After moving services online during COVID-19, we can now offer our services to women outside Kuala Lumpur, not just in Malaysia but also to women of Malaysian descent in other parts of the world."Nuraizah Shamsul Baharin, President, Association of Bumiputra Women Entrepreneur Network of Malaysia (WENA)

Financial and business development service providers have varying capacity and ability to transfer online

The shift to a fully online operating model after the outbreak of COVID-19 has posed various external and internal challenges to respondents in Thailand, Malaysia and the Philippines.

For some respondents, particularly with clients in rural areas, poor internet connectivity has been a major issue during the COVID-19 crisis.

Clients’ familiarity with digital tools and platforms have also had a lot of impact on respondents, and needs to be considered before any services are extended. Some service providers reported that they had to provide extensive support services to their clients on how to access and participate in activities online. This included creating videos and other tutorial materials which guided their participants on how to go about the new mode of training and communication, as well as providing a lot of guidance during activities. While this proved to be effective for some organizations, some respondents reported that clients seemed to have a slow learning curve, which ultimately caused unintended distraction or delays.

Another apparent issue raised was the access to appropriate equipment and cost associated with purchasing this to be able to offer services online. Several respondents mentioned cost as being a key determinant when deciding web-based platforms for service delivery rather than the suitability of different platforms to the needs of their clients.

Unfamiliarity of employees with the use of digital tools was also reported as an internal challenge for some. It was observed that younger staff and personnel seemed to have greater flexibility and ability to respond to technological shifts more easily. This was associated with lesser resistance to change, as well as being born into a generation where technology is already heavily integrated to different parts of people’s lives, aside from the workplace.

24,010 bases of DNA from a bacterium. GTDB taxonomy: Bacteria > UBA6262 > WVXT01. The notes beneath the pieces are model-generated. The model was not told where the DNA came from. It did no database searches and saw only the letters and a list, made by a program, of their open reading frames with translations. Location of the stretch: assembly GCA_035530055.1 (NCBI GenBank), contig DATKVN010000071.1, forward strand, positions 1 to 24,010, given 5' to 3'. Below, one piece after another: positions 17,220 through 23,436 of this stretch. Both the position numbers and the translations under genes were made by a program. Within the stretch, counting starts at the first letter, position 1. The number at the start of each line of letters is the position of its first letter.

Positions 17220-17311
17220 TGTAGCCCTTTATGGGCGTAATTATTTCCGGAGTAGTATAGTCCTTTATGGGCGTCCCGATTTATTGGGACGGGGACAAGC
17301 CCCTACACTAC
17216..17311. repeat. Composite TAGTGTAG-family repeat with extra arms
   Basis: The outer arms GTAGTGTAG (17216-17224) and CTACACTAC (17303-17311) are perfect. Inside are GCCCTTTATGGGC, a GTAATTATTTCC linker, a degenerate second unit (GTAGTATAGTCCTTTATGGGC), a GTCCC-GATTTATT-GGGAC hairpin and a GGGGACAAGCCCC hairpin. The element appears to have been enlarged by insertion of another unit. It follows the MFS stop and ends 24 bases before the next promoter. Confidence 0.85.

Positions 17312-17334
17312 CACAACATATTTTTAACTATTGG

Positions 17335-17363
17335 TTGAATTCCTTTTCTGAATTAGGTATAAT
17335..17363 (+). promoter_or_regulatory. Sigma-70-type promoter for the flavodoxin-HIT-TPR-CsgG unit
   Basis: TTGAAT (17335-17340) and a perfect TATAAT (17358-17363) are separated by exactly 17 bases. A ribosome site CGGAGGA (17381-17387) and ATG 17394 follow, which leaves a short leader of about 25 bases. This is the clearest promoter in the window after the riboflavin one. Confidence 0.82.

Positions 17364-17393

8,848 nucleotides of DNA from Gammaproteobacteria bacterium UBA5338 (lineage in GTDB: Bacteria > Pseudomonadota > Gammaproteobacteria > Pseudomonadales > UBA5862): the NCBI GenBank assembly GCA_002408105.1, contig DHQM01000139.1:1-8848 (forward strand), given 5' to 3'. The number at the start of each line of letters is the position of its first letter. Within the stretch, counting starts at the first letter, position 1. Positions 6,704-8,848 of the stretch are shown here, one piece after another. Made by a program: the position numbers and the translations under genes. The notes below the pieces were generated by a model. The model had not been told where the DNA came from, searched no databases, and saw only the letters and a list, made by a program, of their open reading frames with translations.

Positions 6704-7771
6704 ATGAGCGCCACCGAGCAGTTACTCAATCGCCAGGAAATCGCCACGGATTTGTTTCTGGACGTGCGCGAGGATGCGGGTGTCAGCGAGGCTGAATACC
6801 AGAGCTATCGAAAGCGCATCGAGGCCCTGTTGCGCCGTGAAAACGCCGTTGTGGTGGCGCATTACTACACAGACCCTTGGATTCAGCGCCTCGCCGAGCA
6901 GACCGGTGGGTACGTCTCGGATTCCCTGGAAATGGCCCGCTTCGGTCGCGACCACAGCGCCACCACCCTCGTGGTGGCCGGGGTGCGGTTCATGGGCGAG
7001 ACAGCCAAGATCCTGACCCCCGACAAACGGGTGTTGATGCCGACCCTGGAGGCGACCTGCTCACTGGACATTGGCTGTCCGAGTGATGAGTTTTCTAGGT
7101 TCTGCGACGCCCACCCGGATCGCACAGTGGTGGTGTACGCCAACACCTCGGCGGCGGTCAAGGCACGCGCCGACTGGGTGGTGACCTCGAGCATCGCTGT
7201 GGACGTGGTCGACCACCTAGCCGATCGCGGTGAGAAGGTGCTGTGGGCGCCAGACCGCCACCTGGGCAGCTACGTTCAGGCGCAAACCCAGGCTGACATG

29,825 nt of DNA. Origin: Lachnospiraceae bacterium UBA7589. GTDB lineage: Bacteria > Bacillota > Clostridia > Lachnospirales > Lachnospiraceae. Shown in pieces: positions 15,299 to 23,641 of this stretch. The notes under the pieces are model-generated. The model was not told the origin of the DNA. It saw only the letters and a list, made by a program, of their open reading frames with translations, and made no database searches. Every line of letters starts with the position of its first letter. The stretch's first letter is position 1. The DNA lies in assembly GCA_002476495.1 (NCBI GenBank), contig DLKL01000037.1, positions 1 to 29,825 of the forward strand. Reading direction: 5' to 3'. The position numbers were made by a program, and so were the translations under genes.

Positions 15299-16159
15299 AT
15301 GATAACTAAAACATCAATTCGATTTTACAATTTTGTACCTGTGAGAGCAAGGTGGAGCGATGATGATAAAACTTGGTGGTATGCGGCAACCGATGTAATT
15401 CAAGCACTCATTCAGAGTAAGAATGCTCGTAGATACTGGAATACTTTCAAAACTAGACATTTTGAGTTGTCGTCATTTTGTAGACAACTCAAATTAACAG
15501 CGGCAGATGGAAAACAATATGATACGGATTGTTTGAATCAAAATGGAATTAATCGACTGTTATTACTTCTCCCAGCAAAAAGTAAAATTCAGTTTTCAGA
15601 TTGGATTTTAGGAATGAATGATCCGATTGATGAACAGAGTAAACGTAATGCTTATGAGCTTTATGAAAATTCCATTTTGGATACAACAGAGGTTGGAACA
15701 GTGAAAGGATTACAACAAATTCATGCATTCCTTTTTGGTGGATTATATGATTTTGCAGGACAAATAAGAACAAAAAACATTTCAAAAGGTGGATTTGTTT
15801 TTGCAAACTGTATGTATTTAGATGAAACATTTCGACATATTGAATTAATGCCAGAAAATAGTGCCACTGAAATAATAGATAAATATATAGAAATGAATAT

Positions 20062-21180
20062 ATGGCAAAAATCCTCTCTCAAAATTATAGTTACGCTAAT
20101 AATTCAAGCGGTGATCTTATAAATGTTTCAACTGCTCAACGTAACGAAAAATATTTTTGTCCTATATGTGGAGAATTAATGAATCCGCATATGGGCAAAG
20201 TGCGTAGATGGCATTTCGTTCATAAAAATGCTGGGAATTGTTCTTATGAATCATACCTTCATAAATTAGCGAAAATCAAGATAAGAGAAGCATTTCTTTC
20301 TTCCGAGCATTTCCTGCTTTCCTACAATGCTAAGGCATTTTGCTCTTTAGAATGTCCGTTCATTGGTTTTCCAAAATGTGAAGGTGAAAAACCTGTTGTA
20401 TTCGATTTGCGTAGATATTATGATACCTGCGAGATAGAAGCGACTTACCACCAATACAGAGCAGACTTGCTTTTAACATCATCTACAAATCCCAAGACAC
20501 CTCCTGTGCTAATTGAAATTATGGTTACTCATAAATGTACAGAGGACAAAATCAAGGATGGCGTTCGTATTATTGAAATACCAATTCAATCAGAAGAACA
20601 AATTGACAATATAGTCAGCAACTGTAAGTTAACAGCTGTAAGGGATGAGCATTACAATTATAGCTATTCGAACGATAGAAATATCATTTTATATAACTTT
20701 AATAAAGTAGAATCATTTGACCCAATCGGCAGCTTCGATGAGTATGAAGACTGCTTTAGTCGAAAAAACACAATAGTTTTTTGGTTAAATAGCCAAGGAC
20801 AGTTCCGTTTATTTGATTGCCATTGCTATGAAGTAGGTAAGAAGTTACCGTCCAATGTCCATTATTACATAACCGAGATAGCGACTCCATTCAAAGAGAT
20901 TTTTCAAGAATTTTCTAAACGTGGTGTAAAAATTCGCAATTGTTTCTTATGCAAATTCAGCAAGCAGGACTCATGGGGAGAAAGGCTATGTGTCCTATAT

Gender dimensions to be considered when transferring services online

Given how women entrepreneurs have been disproportionately impacted and are among the most vulnerable groups affected by COVID-19, it is essential to also consider how they have been able to access services delivered online.

According to respondents, with the added care burden that women largely have had to carry during COVID-19, it is important as a service provider to offer flexibility. Women participants were reported sometimes joining webinars and online activities while cooking, taking care of household chores or caring for children at the same time. For a service provider, it is therefore important to understand the needs of women entrepreneurs and still offer them the chance to join, maybe with their cameras off. Among respondents, almost all mentioned that it seemed to have become easier for women to benefit from their services as they have the option to join from their own homes.

Starting point for understanding how to support service providers in the transition to an increasingly digital environment

While the research collaboration enabled the ILO to provide students with an opportunity to gain relevant experience in the development sector during the pandemic, it also yielded relevant insights for everyone involved when it comes to support required by service providers adopting ICTs to serve women entrepreneurs. The collaboration constituted a good starting point for considering how constituents and other organizations that are operating in an increasingly digital environment, can be supported to ensure they can better leverage opportunities that comes with the adoption of ICTs. Without doubt, these lessons learned will be important also in a post-COVID-19 world.